Can Dogs Eat Tomatoes? What are the Benefits and Risks?


Yes, dogs can eat tomatoes as long as they are fully ripe and all the green parts are removed before serving. In the past, tomatoes were considered directly toxic to dogs. Today we know that it is only the green parts that are dangerous.

However, just because dogs can eat ripe tomatoes does not mean you should be offering this fruit (yes, tomatoes are fruits) daily. Moderation is paramount when it comes to tomatoes, and they can only be used as occasional treats.

Why Are Tomatoes Good for Dogs?

Tomatoes are superfoods and powerhouses of vitamins, minerals, antioxidants, and other health-boosting ingredients. Plus, tomatoes are relatively inexpensive and quite enticing. Let’s see the reasons tomatoes can be good for dogs.

ripe red tomatoes

Source of Lycopene

Tomatoes contain lycopene – organic pigment with strong antioxidants properties. Because of this feature, lycopene can reduce the risk of certain types of cancer. Although not considered an essential nutrient, lycopene is quite beneficial, and it also prevents heart disease and supports strong and healthy bones.

Vitamin C

Tomatoes contain copious amounts of vitamin C. This vitamin has several roles in the dog’s body – it boosts the immune system, supports healthy skin and coat, and promotes cellular and tissue regeneration.

Vitamin K

Tomatoes contain significant amounts of vitamin K. This vitamin is not frequently found in many foods. Yet, it is essential, especially as it enables and supports the blood clotting cascade.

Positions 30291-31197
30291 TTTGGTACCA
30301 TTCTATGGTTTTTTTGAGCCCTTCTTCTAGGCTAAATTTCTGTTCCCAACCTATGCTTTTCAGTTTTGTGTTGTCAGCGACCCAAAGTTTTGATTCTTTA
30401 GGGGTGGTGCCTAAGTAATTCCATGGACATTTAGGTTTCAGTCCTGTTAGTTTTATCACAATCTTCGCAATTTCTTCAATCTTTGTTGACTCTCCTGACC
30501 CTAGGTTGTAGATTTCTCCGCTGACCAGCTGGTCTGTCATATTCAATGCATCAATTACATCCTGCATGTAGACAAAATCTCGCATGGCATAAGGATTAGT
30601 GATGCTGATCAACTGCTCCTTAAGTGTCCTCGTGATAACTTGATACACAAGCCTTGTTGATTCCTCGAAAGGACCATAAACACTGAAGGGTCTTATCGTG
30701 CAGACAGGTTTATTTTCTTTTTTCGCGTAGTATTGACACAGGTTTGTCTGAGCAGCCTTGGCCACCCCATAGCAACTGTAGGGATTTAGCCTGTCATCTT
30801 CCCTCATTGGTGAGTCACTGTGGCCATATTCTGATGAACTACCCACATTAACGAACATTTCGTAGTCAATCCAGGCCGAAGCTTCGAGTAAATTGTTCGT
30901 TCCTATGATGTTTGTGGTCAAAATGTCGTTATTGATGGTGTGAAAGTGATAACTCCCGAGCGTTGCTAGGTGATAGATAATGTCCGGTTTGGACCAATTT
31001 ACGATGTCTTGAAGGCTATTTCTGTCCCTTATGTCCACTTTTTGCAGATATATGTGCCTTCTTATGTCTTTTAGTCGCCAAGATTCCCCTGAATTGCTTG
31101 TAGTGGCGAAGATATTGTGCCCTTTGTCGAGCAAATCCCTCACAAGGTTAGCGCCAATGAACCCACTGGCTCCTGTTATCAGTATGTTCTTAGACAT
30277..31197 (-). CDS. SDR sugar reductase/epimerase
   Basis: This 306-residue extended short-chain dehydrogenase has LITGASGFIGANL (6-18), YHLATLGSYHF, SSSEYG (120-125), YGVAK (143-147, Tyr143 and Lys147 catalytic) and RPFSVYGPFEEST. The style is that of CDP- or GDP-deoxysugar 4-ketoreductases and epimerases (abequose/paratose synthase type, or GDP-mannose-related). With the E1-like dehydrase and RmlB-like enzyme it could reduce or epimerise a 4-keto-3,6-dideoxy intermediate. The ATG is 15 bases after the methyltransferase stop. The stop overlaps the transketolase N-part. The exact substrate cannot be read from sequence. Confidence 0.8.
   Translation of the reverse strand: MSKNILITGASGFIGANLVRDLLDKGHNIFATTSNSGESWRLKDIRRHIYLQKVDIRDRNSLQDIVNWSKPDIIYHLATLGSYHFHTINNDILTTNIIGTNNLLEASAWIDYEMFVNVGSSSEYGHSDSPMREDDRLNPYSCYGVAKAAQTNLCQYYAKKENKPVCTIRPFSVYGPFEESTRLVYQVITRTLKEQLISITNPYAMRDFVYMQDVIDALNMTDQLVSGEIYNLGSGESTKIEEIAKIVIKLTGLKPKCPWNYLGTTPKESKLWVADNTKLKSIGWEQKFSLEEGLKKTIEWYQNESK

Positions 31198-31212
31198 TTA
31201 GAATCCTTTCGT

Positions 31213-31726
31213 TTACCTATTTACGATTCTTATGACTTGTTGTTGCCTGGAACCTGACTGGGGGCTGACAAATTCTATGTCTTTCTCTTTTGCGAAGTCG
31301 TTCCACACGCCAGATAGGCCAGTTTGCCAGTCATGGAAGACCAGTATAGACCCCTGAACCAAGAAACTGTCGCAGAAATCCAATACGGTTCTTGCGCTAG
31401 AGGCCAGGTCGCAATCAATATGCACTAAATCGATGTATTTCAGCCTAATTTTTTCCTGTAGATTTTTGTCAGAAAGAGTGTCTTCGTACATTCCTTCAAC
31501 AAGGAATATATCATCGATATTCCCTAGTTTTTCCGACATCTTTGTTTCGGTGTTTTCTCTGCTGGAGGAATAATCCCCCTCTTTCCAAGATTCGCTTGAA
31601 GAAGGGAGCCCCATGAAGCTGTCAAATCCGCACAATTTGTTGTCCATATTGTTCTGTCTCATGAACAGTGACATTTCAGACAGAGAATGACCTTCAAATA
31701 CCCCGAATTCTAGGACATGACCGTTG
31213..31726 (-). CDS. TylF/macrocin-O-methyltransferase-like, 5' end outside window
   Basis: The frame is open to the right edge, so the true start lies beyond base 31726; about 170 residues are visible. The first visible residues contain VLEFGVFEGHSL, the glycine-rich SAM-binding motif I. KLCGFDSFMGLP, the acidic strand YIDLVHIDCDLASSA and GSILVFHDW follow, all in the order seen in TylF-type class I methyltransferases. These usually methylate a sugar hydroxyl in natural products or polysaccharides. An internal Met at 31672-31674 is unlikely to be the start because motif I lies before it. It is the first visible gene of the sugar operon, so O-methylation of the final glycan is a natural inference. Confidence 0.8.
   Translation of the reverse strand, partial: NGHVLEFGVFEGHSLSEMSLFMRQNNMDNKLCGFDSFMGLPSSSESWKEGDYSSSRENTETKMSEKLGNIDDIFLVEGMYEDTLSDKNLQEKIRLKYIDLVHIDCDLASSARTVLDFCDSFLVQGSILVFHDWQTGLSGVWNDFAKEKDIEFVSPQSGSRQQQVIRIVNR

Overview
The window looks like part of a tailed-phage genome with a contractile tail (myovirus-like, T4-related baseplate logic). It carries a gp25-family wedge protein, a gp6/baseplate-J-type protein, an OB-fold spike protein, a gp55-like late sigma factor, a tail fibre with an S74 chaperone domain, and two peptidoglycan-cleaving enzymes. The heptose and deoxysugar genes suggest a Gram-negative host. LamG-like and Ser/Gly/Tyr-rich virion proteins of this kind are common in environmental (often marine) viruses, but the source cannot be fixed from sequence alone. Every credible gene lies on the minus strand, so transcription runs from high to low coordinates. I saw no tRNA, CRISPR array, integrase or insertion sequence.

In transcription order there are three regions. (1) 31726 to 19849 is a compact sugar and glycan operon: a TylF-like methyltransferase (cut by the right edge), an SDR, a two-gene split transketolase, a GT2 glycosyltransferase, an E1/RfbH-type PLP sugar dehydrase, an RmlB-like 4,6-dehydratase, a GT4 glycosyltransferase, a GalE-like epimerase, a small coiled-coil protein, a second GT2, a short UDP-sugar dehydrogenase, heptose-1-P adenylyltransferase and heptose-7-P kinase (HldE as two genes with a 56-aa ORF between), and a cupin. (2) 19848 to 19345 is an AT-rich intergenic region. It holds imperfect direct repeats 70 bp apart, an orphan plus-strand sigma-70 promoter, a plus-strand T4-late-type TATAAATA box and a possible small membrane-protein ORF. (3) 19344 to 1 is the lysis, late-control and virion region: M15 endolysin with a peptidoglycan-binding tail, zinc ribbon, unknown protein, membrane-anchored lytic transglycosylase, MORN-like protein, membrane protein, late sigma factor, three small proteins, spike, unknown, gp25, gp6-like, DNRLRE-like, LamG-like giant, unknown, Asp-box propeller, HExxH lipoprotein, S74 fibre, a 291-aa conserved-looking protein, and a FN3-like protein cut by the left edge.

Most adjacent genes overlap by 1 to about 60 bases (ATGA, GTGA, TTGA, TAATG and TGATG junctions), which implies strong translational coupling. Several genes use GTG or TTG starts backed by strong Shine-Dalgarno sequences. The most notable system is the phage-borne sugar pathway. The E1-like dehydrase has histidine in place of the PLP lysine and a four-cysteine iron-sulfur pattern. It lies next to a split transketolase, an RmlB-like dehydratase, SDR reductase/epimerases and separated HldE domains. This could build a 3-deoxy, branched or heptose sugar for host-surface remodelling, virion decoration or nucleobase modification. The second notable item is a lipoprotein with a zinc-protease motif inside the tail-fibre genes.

Prebiotic Powerhouse

Like most fruits and veggies, tomatoes are rich in prebiotics or simply dietary fiber. These fibers nourish the beneficial gut bacteria and support digestive health in dogs.

Healthy Eyesight

Because of the high vitamin A and beta-carotene content, tomatoes positively impact the dog’s eye health and support the strong vision.

A Low-Calorie Treat

Tomato is mainly made of water and therefore perfectly safe and beneficial for dogs who need to lose weight. Despite the sweet taste and the fact they are classified as fruit, tomatoes are low in calories.

Common Dog Food Ingredient

Tomato pomace is a by-product of the human food industry and is often included in many dog food formulas. Tomato pomace is made of ripe tomatoes and includes their skin, pulp, and seeds.

Can Tomatoes be Bad for Dogs?

Yes, tomatoes can be bad for dogs. There are several issues with tomatoes for dogs – from wreaking havoc on the dog’s digestive system to potentially toxic compounds to pesticide residues.

Even if you remove the toxic parts, there are still some concerns. Let’s review the reasons tomatoes can be bad for dogs and why they should not be offered regularly.

Stomach Upsets

Just like any other human food, tomatoes can trigger digestive upsets in dogs – vomiting, diarrhea, abdominal pain, and appetite loss. Because of the high risk of such troubles, it is best to avoid giving tomatoes to dog prone to gastroenteritis and other digestive issues.

Tomatine Poisoning

Green, unripe tomatoes and their green parts (stems, leaves, and vines) contain a small amount of a toxin called tomatine. Consuming unripe tomatoes or their green parts can cause tomato poisoning, manifesting with drooling, vomiting, loss of coordination, and seizures. However, for tomato poisoning to occur, a small dog would have to consume large amounts of tomatine.